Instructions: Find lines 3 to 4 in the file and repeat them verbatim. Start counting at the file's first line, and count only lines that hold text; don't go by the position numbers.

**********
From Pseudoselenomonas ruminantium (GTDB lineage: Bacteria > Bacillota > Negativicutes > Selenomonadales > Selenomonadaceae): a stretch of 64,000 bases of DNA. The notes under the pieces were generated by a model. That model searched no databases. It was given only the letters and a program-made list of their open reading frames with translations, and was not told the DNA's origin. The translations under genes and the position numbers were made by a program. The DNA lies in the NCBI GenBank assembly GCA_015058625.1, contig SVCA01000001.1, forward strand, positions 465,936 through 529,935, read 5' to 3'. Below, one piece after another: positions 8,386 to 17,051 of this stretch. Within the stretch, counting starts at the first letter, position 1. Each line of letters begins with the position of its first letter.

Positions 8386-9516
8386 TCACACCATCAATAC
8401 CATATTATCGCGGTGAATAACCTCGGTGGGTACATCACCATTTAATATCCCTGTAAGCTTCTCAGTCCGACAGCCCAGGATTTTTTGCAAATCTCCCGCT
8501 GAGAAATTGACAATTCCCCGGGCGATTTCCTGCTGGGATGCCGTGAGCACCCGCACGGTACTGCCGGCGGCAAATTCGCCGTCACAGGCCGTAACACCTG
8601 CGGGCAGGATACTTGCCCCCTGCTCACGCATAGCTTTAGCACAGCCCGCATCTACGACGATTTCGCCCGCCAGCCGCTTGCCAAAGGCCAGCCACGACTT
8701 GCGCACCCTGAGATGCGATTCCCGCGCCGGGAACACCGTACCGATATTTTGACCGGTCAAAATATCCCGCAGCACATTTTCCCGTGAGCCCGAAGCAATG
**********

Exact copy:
8386 TCACACCATCAATAC
8401 CATATTATCGCGGTGAATAACCTCGGTGGGTACATCACCATTTAATATCCCTGTAAGCTTCTCAGTCCGACAGCCCAGGATTTTTTGCAAATCTCCCGCT